Velimir Drecun says he wouldn’t have realized his credit rating had apparently plummeted if it hadn’t been for a landlord who specifically asked him for an Equifax credit check when he wanted to rent a basement suite in Toronto earlier this month. .
Now, Drecun is warning other Meridian Credit Union customers to check their Equifax credit scores after learning that an error within the credit reporting company had doubled a credit card over the limit.
His score was 526 on Equifax; 150 points less compared to another credit bureau.
“It’s frustrating,” Drecun said. “You put in the work to make it better and have a good story… and you’re still at the bottom of the barrel.”
Equifax Canada told CBC Toronto that a change in technology had doubled credit cards on credit score reports for some Meridian customers.
Drecun’s score was changed after he and the CBC contacted Equifax, but not in time for him to prepare his rental application. He is concerned about other Meridian customers who may not know that his credit could be affected.
“If it’s affecting your entire credit card customer database, it’s a lot of people,” Drecun said. “I know how stressful it was for me and I think it would have been nice if someone [informed others] if they nailed”.
Meridian is the largest credit union in Ontario and the second largest in Canada. Equifax says customers across the country are affected, but neither Meridian nor Equifax said how many.
Equifax says it is working to resolve the issue in September.
It maxed out at $3,000
Meridian Visa credit cards were previously issued and serviced by a third party company. Last October, Meridian took over the cards and, Drecun says, customers were issued new Visas while old accounts were closed.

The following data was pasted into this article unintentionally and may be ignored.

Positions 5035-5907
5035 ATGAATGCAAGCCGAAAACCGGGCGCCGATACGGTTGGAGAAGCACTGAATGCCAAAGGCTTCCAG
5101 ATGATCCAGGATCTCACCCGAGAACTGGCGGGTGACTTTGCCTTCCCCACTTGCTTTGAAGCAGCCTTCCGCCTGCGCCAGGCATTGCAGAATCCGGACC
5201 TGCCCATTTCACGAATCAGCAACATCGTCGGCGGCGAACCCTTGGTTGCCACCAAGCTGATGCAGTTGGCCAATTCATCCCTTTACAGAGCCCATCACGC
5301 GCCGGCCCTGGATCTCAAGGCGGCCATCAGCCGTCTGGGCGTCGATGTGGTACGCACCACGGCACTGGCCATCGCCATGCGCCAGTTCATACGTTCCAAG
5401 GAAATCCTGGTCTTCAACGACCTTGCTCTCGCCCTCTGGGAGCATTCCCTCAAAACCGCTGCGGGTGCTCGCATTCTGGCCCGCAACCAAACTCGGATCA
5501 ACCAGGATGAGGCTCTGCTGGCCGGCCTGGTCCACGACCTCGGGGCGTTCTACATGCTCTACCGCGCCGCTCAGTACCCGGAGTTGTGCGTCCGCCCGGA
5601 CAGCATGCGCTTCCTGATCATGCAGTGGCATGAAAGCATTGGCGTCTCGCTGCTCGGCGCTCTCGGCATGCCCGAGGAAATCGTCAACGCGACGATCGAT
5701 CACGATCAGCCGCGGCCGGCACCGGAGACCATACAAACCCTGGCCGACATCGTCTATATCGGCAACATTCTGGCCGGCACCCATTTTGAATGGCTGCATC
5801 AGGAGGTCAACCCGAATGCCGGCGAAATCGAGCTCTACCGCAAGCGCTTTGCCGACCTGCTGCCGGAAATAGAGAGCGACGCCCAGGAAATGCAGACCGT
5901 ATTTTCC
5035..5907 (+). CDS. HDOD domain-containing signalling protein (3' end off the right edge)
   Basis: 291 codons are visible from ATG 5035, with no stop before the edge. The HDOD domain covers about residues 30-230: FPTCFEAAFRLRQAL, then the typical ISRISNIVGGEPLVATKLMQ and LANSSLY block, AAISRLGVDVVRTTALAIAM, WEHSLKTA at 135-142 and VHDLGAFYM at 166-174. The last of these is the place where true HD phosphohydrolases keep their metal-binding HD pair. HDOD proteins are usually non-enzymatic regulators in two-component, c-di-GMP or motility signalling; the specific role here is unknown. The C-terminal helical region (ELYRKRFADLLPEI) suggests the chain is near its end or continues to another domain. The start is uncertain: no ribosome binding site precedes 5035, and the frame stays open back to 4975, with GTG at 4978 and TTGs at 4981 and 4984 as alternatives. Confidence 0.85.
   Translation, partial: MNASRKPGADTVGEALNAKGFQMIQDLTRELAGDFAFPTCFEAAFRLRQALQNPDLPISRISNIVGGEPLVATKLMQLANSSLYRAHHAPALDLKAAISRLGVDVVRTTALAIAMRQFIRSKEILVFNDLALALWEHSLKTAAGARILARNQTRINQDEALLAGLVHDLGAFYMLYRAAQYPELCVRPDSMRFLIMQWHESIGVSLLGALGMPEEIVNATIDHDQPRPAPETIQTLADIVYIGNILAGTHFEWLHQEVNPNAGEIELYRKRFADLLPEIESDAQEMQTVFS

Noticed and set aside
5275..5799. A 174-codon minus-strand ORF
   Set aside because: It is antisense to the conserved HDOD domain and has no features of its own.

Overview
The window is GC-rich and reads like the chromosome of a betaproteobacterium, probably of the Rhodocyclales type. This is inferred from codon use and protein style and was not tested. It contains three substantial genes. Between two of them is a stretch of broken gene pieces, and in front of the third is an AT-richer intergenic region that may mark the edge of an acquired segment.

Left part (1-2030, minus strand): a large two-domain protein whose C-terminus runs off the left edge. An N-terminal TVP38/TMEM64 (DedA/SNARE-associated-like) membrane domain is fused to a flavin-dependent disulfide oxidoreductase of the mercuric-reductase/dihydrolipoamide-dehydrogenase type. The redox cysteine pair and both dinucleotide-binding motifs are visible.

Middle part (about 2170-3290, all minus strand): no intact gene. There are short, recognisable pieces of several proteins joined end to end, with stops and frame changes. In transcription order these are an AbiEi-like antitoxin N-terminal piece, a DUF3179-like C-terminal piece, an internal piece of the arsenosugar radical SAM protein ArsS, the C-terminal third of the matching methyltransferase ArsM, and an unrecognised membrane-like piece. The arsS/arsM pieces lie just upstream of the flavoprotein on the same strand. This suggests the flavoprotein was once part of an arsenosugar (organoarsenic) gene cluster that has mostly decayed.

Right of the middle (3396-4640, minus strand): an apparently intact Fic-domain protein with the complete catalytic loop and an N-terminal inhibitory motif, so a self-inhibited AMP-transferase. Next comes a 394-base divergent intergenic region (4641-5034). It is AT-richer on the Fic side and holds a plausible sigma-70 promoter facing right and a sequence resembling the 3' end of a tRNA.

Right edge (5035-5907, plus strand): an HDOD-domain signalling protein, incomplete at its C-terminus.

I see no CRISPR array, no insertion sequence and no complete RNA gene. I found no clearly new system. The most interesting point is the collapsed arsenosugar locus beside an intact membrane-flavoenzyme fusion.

But both cards appeared on your Equifax report, resulting in a lower score.
Drecun says he normally wouldn’t have known because he gets his credit reports from TransUnion, which lists his credit as “good” at 676.
When he first saw the 526 on the Equifax report, he thought he was a victim of fraud.
The report showed two maxed-out credit cards with a $3,000 limit, while TransUnion only showed one.
“It’s like opening two credit cards [for] the same person for the same amount on the same day,” Drecun said.
He says Equifax captured the credit card balance when it ran out last year, because he was starting a business. He says that he has since paid part of the debt.
While waiting for the solution, Drecun put some money on another credit card to improve his Equifax score, but it only increased 23 points and was still listed as “poor.”
Mark Kalinowski, credit counselor and financial educator at the Credit Counseling Society, says a 150-point discrepancy like Drecun’s can make a “dramatic” difference when it comes to getting credit. He says it could force a client to get a mortgage or loan from a private lender instead of a bank.
“The interest rate difference could be not just several points, but five to 10,” he said.
Kalinowski says that different credit bureaus often report different scores based on the same information. Still, he says, banks can deny a loan to someone with a “poor” credit score.
Or, if a loan is approved, “depending on the type of loan or credit we have, especially in terms of a mortgage, it can add tens of thousands of additional dollars over the life of that product,” he said.
Meridian’s vice president of shared services says the credit union is reporting the information correctly to both Equifax and TransUnion.
Nick Cicchino said in an email that Meridian employees have been made aware of the problem and are trained to help customers who inquire about incorrect credit reports.
Equifax Canada says that customers who need immediate help can phone or file a dispute online and resolve the issue independently.
The credit bureau says it works to resolve disputes within 30 days, in accordance with regulatory timelines.